9 of the best places in Essex for a picnic and a walk
PUBLISHED: 12:14 01 May 2018 | UPDATED: 20:11 10 August 2018
Us Brits jump at the chance to grab a blanket and a basket of food and head for somewhere peaceful for an afternoon spent eating, drinking, strolling and exploring. We’ve picked 9 of the best spots in Essex for a walk and a picnic
Blooming with wildflowers in the summer, Danbury Country Park is a tranquil spot to enjoy a picnic. Set your blanket under an ancient oak tree and enjoy the dappled sunlight filtering through the leaves as you while away the afternoon with good food and company.
With lakes and meadowland in abundance, , it’s an ideal place from where the kids can enjoy nature.
The walk: Any of the walks in this link take in beautiful parts of the Danbury area but we recommend number five which takes in parts of the country park, Danbury Palace and Sandon Brook.
One of the largest parks in Essex, Hadleigh Country Park is popular with walkers, cyclists and anyone looking for a bit of adventure. It is also just a 15 minute walk away from the iconic Hadleigh Castle.
Due to conservation efforts made since the 2012 Olympic Games - which saw Hadleigh Park host the mountain biking events – the park is wonderfully maintained, allowing people of all ages to enjoy this large park – with so much going on, make sure you don’t forget to pack a picnic!
The walk: Choose between either the 1.3km all-ability trail or the 9km multi-user trail depending on your ability or fitness. Both run by Hadleigh Castle and we reckon that elevated position will be ideal for your picnic.
The stunning woodland of Thorndon Country Park is the perfect backdrop for a fairytale picnic. Pack your favourite lunch and a good book and lose yourself in the flora and fauna of this ancient forest as you admire the majestic Giant Oak tree and migrating birds.
After your picnic, you can visit the 15th century deer park - an Area of Special Scientific Interest - one of the lakes that are dotted around the place, or admire the landscape architecture of ‘Capability’ Brown.
The walk: If you get lucky with the weather on this walk through the park, Childeritch and open farmland you’ll get incredible views across South Essex and even into London.
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The largest of Essex County Council’s Country Parks, Weald Country Park was landscaped in the 18th century and remains a popular destination for picnickers and wildlife lovers alike.
You can see beautiful fallow deer along your walking trail before stopping off at the North of the park for a picturesque view while you tuck into your picnic.
The walk: Taking in the park and the surrounding countryside, you’ll be able to enjoy woodland, lakes and remnants of deer pasture during this nine-mile trail.
For a picnic by the lake, head to Belhus Woods. Have your model boats at the ready as you surround yourself in greenery and pick a seat with a view across the water for the Sunday boat show.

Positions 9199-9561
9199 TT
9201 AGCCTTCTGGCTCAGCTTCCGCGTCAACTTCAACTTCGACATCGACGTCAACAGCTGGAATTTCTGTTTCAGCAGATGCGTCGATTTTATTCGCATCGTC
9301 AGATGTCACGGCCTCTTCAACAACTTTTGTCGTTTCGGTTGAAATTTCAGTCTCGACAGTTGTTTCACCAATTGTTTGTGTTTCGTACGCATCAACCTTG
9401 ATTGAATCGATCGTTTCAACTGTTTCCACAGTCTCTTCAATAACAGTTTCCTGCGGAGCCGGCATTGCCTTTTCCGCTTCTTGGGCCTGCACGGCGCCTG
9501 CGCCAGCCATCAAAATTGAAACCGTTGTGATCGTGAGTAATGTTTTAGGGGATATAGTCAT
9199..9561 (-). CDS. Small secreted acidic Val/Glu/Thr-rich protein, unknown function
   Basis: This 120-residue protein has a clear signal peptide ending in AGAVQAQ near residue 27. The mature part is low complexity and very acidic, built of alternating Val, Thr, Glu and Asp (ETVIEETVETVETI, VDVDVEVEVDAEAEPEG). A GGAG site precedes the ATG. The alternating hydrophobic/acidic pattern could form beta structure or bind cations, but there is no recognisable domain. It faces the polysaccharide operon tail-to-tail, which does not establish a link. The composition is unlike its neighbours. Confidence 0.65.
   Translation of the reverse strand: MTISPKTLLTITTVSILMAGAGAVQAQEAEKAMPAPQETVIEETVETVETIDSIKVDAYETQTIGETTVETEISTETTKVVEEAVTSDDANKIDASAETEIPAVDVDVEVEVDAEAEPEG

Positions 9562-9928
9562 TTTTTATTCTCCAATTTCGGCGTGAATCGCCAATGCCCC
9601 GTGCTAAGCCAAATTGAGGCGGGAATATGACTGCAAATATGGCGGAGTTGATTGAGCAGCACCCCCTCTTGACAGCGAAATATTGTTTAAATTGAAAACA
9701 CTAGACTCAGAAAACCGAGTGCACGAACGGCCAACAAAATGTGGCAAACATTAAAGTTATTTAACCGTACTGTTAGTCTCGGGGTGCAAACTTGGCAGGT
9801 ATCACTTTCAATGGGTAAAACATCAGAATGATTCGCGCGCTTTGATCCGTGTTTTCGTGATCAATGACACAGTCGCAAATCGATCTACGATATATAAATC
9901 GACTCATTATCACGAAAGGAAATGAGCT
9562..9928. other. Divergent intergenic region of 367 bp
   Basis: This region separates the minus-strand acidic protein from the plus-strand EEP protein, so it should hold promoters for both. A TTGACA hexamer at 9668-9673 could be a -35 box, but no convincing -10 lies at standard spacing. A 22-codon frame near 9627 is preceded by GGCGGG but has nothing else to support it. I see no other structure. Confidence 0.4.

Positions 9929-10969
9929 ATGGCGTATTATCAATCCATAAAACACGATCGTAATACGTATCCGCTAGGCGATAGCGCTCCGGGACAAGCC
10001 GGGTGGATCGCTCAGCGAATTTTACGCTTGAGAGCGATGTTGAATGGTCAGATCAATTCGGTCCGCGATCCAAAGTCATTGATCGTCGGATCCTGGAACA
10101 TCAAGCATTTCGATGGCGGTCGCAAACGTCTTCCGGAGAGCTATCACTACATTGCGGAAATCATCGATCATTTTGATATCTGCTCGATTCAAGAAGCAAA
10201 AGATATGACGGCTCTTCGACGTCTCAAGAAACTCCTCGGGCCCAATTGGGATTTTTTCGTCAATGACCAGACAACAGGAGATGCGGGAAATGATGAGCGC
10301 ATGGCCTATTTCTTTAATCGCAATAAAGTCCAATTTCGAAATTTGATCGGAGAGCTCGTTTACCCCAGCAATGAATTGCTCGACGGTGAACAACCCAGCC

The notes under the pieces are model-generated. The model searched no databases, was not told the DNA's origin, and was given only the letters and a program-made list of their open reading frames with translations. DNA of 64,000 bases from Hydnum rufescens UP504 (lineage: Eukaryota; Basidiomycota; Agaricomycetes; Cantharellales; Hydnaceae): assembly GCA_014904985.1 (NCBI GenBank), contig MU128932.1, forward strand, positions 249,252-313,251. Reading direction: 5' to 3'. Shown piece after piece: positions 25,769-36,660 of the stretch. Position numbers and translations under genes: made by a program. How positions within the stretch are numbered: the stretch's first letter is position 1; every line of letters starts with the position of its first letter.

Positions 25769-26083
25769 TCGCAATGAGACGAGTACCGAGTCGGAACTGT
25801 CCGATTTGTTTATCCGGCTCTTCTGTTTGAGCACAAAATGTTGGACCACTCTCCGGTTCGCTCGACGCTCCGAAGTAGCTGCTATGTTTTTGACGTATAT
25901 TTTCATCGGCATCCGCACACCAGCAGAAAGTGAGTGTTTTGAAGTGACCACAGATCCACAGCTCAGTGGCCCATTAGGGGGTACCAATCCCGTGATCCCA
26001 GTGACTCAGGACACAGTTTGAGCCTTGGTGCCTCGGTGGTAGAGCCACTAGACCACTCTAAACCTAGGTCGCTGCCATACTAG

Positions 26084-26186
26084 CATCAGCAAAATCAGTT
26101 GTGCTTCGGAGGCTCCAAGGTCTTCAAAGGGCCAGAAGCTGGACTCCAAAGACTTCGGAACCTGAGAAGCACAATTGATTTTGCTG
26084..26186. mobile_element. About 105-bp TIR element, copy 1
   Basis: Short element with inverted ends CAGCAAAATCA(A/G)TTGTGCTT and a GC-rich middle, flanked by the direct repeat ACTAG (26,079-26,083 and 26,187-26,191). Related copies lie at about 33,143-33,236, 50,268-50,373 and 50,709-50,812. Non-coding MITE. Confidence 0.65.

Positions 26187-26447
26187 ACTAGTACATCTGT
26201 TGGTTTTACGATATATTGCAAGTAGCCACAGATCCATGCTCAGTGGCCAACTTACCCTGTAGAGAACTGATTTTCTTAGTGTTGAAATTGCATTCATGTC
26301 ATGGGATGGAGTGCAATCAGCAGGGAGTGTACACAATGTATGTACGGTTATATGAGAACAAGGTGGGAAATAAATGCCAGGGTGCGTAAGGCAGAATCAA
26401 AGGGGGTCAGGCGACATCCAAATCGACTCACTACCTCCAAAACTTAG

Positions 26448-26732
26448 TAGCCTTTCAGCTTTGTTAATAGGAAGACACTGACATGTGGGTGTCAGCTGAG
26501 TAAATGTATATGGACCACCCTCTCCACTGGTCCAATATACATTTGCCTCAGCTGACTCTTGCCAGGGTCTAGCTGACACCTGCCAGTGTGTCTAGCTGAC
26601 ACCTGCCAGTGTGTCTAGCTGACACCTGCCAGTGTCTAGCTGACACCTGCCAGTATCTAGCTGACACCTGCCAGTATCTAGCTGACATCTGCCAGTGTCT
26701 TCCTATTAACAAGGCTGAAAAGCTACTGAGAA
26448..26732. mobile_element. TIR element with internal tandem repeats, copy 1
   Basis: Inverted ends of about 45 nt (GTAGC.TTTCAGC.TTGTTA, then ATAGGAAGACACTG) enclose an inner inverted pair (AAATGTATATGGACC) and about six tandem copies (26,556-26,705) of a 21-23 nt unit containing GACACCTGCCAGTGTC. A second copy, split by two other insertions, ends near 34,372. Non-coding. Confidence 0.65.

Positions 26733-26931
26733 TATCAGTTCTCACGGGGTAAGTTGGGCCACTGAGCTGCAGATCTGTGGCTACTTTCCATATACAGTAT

You can enjoy the entertainment and atmosphere with a flask of coffee and home made sandwiches.
The walk: Starting at the car park by Warwick Wood, head through Running Water Wood and Whitehall Wood to reach the fishing ponds beyond. Picnic spots are dotted throughout the area but settling in by the water would be particularly relaxing.
The peaceful, clean beach at Frinton-on-sea is an ideal spot on the 350-mile Essex coastline to enjoy a picnic.
Take a stroll or gentle bike ride along the promenade while enjoying the views across the North Sea then stop off in front of the hundreds of old fashioned beach huts to enjoy your picnic.
The walk: Not only will you be able to enjoy Frinton and its classic beach huts, this walk will take you down the coast to Walton-on-the-Naze with stunning views of the North Sea all the way.
Essex has 19 islands of varying size and population, but one of the best for a picnic spot has to be Mersea Island. Cudmore Grove is towards the east side of the island and boasts a lovely sandy beach so just pick a spot, lay your blanket down and break out the picnic treats.
When you’re done, explore the wildlife-rich environment and spot butterflies floating around the meadows or birds flying along the coastline.
The walk: This 3.5-mile stroll will take you at least two hours and will give you the opportunity to visit an oyster fishery, a 16th century fort and Langenhoe Marsh.
You will feel like you’ve stepped in to one of John Constable’s paintings when you visit the Dedham Vale - aptly nicknamed “Constable Country” - and when you visit you will see why he was inspired to paint this beautiful countryside.
As an Area of Outstanding Natural Beauty, you can enjoy panoramic views of the countryside and the River Stour with your tea and cake.
The walk: Occasionally straying into Suffolk, this seven-mile walk takes in some of the beautiful villages dotted throughout the area including Dedham and East Bergholt while it also passes Flatford Mill and Willie Lott’s Cottage, two of the Vale’s most iconic locations.
Bring a picnic and find a private spot somewhere on the 160 acres that comprise the grounds of the ancient Norman Hedingham Castle.
Make a day out of your picnic by first going inside the keep of the castle and immersing yourself in the history of this fascinating building. Enter the banqueting room that Queen Elizabeth I and King Henry VIII both dined in and then make your way through the splendid gardens before having a tranquil picnic on the grounds.
The walk: As well as going through the medieval village of Castle Hedingham, this four-mile circular walk goes north into the surrounding farmland before returning past the castle.